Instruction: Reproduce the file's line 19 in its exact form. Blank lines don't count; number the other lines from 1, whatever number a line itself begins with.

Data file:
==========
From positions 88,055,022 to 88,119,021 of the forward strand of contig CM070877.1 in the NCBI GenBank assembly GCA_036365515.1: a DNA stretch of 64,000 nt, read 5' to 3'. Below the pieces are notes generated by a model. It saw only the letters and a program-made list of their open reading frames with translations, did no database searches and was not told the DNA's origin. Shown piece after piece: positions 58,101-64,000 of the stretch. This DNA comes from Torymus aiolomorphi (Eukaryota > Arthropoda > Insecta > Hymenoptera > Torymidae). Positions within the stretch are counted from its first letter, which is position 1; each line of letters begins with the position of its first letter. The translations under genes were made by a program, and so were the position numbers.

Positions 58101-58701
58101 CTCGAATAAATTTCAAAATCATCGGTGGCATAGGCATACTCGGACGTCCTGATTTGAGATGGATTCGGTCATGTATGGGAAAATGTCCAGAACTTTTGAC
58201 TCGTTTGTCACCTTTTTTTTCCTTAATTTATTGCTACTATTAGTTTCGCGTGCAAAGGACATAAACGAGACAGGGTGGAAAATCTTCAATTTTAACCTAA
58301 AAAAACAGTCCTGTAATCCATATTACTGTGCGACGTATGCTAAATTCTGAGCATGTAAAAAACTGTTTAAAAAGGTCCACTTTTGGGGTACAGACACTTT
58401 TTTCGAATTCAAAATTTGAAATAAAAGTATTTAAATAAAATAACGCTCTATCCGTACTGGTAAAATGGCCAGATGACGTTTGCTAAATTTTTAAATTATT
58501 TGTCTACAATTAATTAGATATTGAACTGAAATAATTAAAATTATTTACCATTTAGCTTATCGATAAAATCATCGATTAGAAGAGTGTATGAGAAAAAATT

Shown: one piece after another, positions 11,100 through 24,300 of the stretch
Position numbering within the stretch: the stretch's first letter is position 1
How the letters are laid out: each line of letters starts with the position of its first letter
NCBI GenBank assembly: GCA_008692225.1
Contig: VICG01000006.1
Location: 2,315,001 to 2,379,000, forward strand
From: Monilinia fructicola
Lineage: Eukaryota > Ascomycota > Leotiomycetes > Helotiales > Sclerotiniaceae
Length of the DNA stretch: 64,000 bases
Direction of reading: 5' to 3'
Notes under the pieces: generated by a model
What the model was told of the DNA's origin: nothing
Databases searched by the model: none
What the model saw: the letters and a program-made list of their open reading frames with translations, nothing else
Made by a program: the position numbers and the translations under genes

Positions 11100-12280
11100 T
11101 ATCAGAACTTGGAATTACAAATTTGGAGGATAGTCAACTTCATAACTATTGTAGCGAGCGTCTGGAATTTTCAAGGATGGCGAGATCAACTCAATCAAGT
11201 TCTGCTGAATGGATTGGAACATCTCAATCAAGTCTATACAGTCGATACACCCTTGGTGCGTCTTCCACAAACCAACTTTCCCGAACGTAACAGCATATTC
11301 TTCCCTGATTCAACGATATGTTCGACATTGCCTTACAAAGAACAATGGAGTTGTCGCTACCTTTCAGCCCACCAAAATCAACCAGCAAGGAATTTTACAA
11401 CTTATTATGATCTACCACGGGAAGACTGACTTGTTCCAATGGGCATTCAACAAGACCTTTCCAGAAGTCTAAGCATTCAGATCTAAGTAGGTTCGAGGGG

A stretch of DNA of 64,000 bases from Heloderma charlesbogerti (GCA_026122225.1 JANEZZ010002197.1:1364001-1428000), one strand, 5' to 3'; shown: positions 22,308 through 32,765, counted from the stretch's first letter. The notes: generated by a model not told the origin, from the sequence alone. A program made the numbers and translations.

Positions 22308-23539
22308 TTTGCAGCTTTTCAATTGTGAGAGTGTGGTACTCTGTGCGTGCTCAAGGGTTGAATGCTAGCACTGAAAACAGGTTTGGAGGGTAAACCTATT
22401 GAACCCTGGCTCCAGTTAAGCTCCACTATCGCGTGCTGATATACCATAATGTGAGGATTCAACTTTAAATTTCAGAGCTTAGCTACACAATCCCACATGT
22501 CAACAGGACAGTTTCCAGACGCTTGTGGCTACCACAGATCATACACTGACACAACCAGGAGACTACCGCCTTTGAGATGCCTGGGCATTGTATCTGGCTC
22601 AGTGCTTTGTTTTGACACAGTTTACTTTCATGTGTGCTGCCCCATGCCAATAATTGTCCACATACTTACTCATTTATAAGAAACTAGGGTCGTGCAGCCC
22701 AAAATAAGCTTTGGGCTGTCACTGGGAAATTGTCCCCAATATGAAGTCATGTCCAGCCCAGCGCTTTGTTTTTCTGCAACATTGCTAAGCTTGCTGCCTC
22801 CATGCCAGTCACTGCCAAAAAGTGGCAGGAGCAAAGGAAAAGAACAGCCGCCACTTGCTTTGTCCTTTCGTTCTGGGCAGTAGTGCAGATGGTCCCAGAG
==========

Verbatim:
What the model was told of the DNA's origin: nothing